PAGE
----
5 Ways to Use Good Credit in Today's Economy
People used to say "you are what you eat," but a timelier phrase for today's world would be "you are your credit score." No matter what you do for a living or how much of a consumer you are, it is imperative to build and maintain a solid credit score in order to help you obtain the best possible financial advantages. In fact, people who have bad credit can face a long list of other issues, including higher automobile insurance premiums, increased levels of stress and a more difficult job market.
Due to all of these factors, treating your credit like gold is very wise, and it is equally important to properly utilize good credit in order to get ahead in today's economy. To help you make the most of your credit score, we have gathered five tips that will enable you to leverage some of the many perks that are associated with building a solid history as a savvy borrower.
- Save Money with Lower Interest Rates - Individuals who use their available credit lines wisely will build up a solid score that will help them get the best possible interest rates. You can use this to your advantage by remortgaging your house or transferring your balance from a higher interest card. According to BetterMoneyHabits.com, the difference between a credit score of 800 or one of 630 in terms of a $225,000 mortgage can be more than $76,000 in interest. Therefore, if your credit score has improved a lot since you got your mortgage, this could be the prime time to save money by getting a new interest rate.
- Utilize the Best Reward Programs - Many credit cards offer a rewards program that gives you points toward freebies or statement credits. For example, a review of the Pottery Barn credit card indicates that you can receive 1 point per $1, but this only appears to go into effect for purchases of $250 or more. When you consider how many other cards do not have a minimum purchase price restriction in place and offer a lower APR, it makes more sense to go with a better rewards program. People who have good credit are able to take advantage of these distinctions more easily because lenders believe they are highly creditworthy.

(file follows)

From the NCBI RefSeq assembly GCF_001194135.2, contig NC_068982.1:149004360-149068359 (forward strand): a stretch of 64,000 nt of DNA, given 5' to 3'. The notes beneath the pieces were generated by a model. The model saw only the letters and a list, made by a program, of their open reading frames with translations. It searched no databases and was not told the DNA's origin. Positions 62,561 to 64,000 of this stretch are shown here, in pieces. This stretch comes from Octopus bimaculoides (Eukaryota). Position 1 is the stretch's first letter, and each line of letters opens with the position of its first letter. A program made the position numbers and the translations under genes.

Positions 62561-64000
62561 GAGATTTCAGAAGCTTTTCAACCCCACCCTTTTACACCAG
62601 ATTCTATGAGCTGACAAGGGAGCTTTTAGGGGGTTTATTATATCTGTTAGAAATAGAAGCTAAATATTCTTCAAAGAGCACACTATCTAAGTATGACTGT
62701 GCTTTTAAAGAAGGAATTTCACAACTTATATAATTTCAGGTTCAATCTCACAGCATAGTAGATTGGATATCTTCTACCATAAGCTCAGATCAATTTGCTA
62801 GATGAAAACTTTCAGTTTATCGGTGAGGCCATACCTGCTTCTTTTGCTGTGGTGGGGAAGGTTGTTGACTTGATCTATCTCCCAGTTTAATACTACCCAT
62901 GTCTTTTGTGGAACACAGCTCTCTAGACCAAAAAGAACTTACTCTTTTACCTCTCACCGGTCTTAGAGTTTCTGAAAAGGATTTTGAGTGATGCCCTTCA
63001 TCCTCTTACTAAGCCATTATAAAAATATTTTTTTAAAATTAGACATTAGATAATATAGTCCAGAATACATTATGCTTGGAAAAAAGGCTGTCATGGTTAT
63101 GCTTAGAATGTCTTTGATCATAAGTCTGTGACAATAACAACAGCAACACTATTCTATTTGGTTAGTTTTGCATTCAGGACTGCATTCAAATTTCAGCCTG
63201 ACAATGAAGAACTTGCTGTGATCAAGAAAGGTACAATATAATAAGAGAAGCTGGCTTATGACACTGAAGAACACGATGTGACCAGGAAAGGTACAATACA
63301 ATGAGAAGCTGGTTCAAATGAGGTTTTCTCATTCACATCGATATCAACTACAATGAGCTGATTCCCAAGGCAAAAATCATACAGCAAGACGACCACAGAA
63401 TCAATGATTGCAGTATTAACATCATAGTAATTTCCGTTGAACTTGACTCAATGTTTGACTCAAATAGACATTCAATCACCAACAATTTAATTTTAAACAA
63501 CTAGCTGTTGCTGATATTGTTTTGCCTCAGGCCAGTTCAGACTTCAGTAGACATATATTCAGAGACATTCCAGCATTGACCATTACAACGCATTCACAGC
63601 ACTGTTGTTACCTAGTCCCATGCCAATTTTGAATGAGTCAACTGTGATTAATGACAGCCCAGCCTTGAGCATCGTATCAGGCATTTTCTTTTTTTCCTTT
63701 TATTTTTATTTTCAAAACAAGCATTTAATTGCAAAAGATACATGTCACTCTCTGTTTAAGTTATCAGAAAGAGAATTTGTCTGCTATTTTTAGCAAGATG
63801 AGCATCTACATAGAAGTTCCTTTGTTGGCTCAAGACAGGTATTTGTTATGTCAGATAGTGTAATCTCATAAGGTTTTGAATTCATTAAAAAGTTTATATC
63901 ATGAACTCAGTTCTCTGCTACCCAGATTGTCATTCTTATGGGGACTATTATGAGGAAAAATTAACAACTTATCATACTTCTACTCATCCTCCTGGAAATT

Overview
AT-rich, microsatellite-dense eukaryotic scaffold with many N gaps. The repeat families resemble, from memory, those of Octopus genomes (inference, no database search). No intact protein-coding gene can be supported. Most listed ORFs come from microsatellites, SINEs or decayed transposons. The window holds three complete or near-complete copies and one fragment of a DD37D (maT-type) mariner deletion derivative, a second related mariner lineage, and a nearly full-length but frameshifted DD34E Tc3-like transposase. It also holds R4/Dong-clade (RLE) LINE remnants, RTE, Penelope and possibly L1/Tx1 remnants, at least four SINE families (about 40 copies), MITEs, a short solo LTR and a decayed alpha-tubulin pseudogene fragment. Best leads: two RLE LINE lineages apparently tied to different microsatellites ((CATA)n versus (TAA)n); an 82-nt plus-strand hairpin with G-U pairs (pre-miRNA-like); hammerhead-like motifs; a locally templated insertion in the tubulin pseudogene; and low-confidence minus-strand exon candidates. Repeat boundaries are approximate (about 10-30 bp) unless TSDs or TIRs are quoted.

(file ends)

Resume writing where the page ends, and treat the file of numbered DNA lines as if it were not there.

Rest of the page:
- Choose Cash Over Air Miles - It is common for reward programs to offer items such as air miles or gift certificates in exchange for making a purchase. However, air miles take a long time to accumulate, and there are often many restrictions that will prevent you from flying whenever you would like. When you tack on all of the extra fees that cannot be paid for with air miles, it no longer makes good financial sense to go this route. Instead, look for a card that offers cash back on your purchases. This will allow you to maximize your money, and you can even invest everything you earn to boost your savings.
- Negotiate Better Insurance Rates - If your automobile or property insurance provider gives you a policy quote that seems too high, you may be able to negotiate a better deal based on your exemplary credit history. Many companies take this score into account automatically, but several others will keep you at the same discount rate even if your credit has improved. Ask your agent if your current credit score makes you eligible for a better price before you agree to renew your policy.
- Give Your Career a Boost - When you decide to look for a new job, whether in your industry or within a new field, you can take advantage of your high credit score. Although some people question the morality behind such practices, the reality is that the majority of businesses now run a credit check as part of their background search. This means that having good credit will help you look like a better candidate, and it can lead to a more lucrative job offer. If you have good credentials, solid experience and a credit score around 800, you may even be able to negotiate a higher starting salary.
Ultimately, your credit score can have one of the biggest impacts on the quality of your adult life. After all, a high score will lead to better job and financial opportunities, and it can also help you save more money in the long run.